BACKGROUND Approximately 0.6% to 12% of cases of pituitary adenoma are complicated by apoplexy, and nearly 6% of pituitary adenomas are comorbid aneurysms. Occlusion of the internal carotid artery (ICA) with hidden intracranial aneurysm due to compression by an apoplectic pituitary adenoma is extremely rare; thus, the surgical strategy is also unknown. OBSERVATIONS The authors reported the case of a 48-year-old man with a large pituitary adenoma with coexisting ICA occlusion. After endoscopic transnasal surgery, repeated computed tomography angiography (CTA) demonstrated reperfusion of the left ICA but with a new-found aneurysm in the left posterior communicating artery; thus, interventional aneurysm embolization was performed. With stable recovery and improved neurological condition, the patient was discharged for rehabilitation training. LESSONS For patients with pituitary apoplexy accompanied by a rapid decrease of neurological conditions, emergency decompression through endoscopic endonasal transsphenoidal resection can achieve satisfactory results. However, with occlusion of the ICA by enlarged pituitary adenoma or pituitary apoplexy, a hidden but rare intracranial aneurysm may be considered when patients are at high risk of such vascular disease as aneurysm, and gentle intraoperative manipulations are required. Performing CTA or digital subtraction angiography before and after surgery can effectively reduce the missed diagnosis of comorbidity and thus avoid life-threatening bleeding events from the accidental rupture of an aneurysm.

2021 ◽  
pp. 1-8
M. Harrison Snyder ◽  
David T. Asuzu ◽  
Dawn E. Shaver ◽  
Mary Lee Vance ◽  
John A. Jane

OBJECTIVE Syndrome of inappropriate antidiuretic hormone secretion (SIADH) is a common problem during the postoperative course after pituitary surgery. Although treatment of this condition is well characterized, prevention strategies are less studied and reported. The authors sought to characterize outcomes and predictive factors of SIADH after implementation of routine postoperative fluid restriction for patients undergoing endoscopic transsphenoidal surgery for pituitary adenoma. METHODS In March 2018, routine postoperative fluid restriction to 1000 ml/day for 7 days was instituted for all patients who underwent surgery for pituitary adenoma. These patients were compared with patients who underwent surgery for pituitary adenoma between March 2016 and March 2018, prior to implementation of routine fluid restriction. Patients with preoperative history of diabetes insipidus (DI) or concern for postsurgical DI were excluded. Patients were followed by neuroendocrinologists and neurosurgeons, and sodium levels were checked between 7 and 10 days postoperatively. SIADH was defined by a serum sodium level less than 136 mmol/L, with or without symptoms within 10 days after surgery. Thirty-day readmission was recorded and reviewed to determine underlying reasons. RESULTS In total, 82 patients in the fluid-unrestricted cohort and 135 patients in the fluid-restricted cohort were analyzed. The patients in the fluid-restricted cohort had a significantly lower rate of postoperative SIADH than patients in the fluid-unrestricted cohort (5% vs 15%, adjusted OR [95% CI] 0.1 [0.0–0.6], p = 0.01). Higher BMI was associated with lower rate of postoperative SIADH (adjusted OR [95%] 0.9 [0.9–1.0], p = 0.03), whereas female sex was associated with higher rate of SIADH (adjusted OR [95% CI] 3.1 [1.1–9.8], p = 0.03). There was no difference in the 30-day readmission rates between patients in the fluid-unrestricted and fluid-restricted cohorts (4% vs 7%, adjusted OR [95% CI] 0.5 [0–5.1], p = 0.56). Thirty-day readmission was more likely for patients with history of hypertension (adjusted OR [95% CI] 5.7 [1.3–26.3], p = 0.02) and less likely for White patients (adjusted OR [95% CI] 0.3 [0.1–0.9], p = 0.04). CONCLUSIONS Routine fluid restriction reduced the rate of SIADH in patients who underwent surgery for pituitary adenoma but was not associated with reduction in 30-day readmission rate.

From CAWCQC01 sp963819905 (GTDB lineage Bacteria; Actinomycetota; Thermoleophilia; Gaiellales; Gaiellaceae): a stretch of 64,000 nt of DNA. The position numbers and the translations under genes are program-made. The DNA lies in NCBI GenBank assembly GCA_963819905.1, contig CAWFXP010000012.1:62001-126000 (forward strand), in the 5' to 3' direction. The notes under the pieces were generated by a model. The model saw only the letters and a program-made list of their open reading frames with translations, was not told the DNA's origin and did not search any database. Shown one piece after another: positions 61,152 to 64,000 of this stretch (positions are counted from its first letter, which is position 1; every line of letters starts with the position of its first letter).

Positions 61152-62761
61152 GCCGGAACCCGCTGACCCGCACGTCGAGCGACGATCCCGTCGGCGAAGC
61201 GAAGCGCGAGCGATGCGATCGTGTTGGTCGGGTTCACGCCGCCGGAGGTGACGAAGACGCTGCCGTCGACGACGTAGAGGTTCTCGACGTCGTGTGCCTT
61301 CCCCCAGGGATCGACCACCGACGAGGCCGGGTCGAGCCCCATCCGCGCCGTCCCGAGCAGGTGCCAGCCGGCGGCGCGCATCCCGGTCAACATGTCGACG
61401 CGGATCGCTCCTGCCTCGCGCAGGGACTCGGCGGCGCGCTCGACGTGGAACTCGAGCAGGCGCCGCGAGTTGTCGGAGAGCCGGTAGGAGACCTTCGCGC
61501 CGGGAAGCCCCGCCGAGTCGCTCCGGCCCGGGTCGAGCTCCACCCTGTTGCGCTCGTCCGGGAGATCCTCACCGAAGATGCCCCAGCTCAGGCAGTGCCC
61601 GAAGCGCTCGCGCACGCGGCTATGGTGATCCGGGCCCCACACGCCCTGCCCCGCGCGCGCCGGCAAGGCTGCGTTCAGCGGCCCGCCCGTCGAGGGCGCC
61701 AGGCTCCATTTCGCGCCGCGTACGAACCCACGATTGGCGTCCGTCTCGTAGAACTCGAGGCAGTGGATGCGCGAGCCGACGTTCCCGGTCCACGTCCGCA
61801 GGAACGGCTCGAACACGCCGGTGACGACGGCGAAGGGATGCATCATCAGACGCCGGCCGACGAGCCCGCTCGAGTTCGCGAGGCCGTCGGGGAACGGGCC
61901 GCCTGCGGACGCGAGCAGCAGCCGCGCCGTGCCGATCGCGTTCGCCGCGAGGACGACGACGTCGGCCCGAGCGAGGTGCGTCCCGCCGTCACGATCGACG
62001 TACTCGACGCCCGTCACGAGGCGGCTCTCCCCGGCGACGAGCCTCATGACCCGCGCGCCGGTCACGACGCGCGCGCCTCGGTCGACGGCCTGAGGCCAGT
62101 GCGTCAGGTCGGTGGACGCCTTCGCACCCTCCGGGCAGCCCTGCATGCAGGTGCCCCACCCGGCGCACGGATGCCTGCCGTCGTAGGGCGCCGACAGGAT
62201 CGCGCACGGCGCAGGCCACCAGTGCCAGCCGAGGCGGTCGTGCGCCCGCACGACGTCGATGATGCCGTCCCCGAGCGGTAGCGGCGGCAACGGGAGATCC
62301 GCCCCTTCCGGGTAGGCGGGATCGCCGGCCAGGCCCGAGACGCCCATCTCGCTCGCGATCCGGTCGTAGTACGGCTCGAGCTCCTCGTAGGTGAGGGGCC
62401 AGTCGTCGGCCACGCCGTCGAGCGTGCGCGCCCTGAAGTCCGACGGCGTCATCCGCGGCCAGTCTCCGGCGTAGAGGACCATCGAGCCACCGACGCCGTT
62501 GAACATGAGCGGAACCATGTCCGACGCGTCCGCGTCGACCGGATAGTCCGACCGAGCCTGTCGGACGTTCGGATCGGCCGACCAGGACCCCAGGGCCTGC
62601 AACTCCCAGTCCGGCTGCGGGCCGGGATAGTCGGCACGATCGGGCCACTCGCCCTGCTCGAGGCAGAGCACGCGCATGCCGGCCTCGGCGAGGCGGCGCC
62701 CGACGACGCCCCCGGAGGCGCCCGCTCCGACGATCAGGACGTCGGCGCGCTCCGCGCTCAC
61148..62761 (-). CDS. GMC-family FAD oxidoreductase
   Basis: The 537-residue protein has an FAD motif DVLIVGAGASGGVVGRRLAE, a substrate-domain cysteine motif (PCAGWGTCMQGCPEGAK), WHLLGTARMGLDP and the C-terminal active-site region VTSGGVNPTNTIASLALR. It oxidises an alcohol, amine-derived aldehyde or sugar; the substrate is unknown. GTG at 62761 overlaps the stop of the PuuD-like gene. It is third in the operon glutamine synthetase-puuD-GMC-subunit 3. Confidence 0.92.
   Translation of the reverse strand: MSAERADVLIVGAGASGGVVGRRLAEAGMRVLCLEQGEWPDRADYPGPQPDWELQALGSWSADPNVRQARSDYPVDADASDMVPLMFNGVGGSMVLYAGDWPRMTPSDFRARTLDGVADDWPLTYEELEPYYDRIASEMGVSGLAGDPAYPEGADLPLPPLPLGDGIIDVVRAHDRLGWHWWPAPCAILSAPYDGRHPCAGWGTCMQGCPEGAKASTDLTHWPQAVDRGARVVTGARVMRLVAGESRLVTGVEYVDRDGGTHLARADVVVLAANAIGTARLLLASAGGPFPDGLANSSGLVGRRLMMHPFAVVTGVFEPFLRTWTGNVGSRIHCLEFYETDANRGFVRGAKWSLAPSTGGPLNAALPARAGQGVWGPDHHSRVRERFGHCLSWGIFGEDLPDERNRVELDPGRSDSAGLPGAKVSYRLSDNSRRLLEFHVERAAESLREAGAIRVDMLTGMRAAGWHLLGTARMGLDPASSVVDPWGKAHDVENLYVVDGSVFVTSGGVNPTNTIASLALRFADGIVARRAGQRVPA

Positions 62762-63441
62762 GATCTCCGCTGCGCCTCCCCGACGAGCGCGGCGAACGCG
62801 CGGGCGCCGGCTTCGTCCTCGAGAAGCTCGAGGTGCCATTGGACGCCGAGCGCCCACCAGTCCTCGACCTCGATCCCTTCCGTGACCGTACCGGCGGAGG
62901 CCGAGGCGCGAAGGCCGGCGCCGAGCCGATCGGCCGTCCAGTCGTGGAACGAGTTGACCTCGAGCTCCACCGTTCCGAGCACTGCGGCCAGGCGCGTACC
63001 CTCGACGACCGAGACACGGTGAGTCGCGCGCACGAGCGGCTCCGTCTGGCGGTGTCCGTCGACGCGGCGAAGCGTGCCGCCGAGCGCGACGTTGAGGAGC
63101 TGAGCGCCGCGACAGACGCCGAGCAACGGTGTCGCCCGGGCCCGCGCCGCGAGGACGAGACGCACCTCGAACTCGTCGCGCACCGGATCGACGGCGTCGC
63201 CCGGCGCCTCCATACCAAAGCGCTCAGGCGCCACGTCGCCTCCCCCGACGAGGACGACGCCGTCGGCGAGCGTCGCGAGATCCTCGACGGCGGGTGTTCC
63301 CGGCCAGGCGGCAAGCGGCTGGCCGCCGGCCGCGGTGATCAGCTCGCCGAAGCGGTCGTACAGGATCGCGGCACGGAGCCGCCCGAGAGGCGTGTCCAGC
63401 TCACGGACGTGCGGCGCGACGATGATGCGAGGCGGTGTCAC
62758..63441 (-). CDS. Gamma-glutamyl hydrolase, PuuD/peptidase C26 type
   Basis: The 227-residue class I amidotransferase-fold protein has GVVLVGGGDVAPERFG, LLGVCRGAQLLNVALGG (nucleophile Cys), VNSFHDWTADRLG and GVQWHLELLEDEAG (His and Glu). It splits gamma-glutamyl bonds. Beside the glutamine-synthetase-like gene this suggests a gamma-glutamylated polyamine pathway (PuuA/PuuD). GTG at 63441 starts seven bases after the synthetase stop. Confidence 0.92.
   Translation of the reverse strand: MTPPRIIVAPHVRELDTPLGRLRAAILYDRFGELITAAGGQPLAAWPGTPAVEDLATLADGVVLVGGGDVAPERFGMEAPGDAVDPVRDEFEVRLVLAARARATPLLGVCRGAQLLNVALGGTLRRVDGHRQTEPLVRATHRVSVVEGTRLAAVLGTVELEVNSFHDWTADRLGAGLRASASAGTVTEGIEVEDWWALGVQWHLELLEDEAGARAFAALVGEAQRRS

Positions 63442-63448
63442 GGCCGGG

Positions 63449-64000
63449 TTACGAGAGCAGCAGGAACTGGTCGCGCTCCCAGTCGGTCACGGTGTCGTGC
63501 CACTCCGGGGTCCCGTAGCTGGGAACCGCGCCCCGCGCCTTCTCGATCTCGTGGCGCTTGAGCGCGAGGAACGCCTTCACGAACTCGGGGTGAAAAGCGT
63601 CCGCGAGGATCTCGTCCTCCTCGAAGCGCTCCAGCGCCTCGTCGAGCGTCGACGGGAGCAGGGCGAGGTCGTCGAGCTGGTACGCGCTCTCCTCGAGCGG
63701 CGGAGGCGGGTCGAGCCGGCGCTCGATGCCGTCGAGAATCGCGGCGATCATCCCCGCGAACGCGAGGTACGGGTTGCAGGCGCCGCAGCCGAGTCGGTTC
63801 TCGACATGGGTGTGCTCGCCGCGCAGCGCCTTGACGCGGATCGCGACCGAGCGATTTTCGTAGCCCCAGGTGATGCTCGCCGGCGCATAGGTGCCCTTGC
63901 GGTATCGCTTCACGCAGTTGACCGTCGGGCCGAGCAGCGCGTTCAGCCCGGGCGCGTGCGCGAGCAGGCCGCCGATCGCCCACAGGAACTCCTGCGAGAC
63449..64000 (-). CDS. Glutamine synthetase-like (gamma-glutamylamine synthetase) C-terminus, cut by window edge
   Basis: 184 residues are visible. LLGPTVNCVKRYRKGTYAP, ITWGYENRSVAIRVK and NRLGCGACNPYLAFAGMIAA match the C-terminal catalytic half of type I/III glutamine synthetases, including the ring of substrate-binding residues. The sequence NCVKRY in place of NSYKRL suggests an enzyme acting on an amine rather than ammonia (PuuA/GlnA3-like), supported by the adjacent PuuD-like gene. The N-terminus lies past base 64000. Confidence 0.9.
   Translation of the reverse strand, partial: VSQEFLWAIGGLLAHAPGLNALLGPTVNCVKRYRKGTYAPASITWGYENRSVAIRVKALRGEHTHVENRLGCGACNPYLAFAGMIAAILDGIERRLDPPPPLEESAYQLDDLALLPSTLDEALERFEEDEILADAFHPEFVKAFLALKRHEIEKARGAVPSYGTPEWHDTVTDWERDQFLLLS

2021 ◽  
pp. 1-8
Dekui Cheng ◽  
Fengyu Yang ◽  
Ziji Li ◽